Column: Researching Mi’kmaq Ancestors in Atlantic Canada

Between today and Saturday, my genealogy column, Roots to the Past, is available in the following Atlantic Canada newspapers:

Tuesday: The Kings County Record (Sussex)

Wednesday: The Lunenburg County Progress Bulletin

Thursday: The Western Star (Corner Brook)

Saturday: The Citizen (Amherst)

Saturday: Times & Transcript (Moncton)

Title: Researching Mi’kmaq Ancestors in Atlantic Canada

Snippet: Through extensive research, archaeologists have discovered the first humans to populate North America arrived more than 12,000 years ago—possibly more than 50,000 years ago—by the Bering land bridge that joined Siberia with Alaska. The first settlers on the continent were confined to that area for thousands of years because most of Canada was covered by the Laurentide ice sheet. The earliest sign of human occupation in Atlantic Canada is thought to be around 10,000 to 11,000 years ago—shortly after the Younger Dryas cold climate period (the mini ice age).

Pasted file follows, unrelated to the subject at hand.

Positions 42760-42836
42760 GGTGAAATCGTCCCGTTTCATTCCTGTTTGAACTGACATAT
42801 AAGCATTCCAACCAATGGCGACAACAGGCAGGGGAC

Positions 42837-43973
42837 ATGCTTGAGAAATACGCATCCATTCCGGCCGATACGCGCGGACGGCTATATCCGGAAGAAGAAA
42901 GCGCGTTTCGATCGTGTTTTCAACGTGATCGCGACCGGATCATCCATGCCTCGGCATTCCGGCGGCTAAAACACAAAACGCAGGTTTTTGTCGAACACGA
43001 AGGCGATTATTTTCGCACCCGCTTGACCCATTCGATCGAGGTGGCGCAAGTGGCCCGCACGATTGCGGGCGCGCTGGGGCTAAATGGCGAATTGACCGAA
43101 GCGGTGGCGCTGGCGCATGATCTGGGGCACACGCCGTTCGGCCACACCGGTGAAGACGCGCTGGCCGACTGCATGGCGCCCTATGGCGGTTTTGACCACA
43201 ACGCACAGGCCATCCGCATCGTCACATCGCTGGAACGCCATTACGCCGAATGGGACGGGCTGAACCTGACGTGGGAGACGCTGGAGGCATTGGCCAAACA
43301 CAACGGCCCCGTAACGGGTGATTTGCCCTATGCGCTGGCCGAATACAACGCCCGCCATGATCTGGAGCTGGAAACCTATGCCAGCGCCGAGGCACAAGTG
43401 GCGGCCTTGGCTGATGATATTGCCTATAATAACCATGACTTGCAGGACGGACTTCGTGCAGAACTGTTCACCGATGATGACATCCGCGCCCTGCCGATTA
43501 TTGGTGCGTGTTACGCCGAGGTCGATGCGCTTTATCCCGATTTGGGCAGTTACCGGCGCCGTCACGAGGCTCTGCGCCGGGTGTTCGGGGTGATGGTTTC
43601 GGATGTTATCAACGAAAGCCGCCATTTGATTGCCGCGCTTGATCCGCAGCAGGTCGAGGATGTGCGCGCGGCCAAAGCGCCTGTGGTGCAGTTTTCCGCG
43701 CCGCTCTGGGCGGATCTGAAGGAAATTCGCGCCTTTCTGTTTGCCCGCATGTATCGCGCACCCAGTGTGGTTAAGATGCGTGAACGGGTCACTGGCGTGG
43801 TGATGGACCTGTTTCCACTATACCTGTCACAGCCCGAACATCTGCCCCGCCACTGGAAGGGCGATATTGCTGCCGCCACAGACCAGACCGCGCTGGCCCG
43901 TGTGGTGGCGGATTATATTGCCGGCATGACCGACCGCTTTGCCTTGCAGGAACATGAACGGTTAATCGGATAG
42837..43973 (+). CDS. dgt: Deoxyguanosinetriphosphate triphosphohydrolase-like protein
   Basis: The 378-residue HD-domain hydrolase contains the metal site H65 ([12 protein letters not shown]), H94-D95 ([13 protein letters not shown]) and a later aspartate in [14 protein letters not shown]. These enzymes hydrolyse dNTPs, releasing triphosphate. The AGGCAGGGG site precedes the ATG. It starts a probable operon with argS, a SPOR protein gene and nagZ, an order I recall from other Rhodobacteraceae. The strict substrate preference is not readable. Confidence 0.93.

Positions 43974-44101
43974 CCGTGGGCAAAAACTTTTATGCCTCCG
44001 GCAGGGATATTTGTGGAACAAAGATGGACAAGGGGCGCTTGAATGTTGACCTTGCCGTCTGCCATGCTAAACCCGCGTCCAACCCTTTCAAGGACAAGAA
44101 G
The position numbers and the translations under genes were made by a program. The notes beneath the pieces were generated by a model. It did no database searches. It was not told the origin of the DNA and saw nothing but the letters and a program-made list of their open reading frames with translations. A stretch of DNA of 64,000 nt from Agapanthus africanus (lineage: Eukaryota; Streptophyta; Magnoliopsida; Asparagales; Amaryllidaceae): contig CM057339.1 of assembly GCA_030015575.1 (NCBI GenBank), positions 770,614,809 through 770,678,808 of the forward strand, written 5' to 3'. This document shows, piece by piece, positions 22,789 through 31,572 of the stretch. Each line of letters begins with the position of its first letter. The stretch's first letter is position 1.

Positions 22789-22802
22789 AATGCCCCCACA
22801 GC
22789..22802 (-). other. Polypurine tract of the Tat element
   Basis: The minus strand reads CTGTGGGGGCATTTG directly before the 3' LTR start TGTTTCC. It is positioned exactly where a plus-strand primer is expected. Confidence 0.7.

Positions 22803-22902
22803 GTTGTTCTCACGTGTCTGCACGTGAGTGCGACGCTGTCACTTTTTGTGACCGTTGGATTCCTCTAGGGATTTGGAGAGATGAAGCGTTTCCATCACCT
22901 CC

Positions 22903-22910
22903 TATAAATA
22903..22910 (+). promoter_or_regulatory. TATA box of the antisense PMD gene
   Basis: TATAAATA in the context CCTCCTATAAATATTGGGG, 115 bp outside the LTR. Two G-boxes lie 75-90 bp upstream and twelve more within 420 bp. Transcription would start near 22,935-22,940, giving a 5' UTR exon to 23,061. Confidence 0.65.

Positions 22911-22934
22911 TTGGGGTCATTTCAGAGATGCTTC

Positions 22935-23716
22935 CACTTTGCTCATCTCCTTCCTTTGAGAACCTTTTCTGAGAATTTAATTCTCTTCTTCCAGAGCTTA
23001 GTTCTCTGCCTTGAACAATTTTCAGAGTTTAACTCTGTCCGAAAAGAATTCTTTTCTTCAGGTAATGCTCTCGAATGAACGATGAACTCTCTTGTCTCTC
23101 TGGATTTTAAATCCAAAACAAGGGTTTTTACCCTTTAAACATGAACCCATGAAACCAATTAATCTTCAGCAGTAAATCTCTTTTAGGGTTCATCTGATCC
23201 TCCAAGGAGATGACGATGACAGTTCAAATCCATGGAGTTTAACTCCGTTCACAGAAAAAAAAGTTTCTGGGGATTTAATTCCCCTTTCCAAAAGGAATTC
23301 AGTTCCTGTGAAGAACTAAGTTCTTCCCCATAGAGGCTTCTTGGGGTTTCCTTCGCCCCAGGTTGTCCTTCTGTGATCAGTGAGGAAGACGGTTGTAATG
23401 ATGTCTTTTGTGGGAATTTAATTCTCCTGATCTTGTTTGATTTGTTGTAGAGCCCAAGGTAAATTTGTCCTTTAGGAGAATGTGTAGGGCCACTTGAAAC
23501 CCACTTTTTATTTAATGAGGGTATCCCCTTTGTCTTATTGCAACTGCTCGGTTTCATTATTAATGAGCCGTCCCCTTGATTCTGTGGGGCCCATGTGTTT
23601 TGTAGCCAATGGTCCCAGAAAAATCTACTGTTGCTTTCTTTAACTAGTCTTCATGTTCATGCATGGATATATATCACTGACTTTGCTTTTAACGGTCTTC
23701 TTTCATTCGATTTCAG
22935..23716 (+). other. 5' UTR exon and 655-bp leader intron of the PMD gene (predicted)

Unlike European immigrants who can hope to discover their first ancestor who arrived in Canada, it’s impossible for the Mi’kmaq people to trace their family lines back to their ancestral homes. They can, however, gather information for several generations, and if they’re fortunate, they might be able to plot a family line well into the 17th century, possibly beyond that.

. . . To read more, pick up one of the above noted newspapers.

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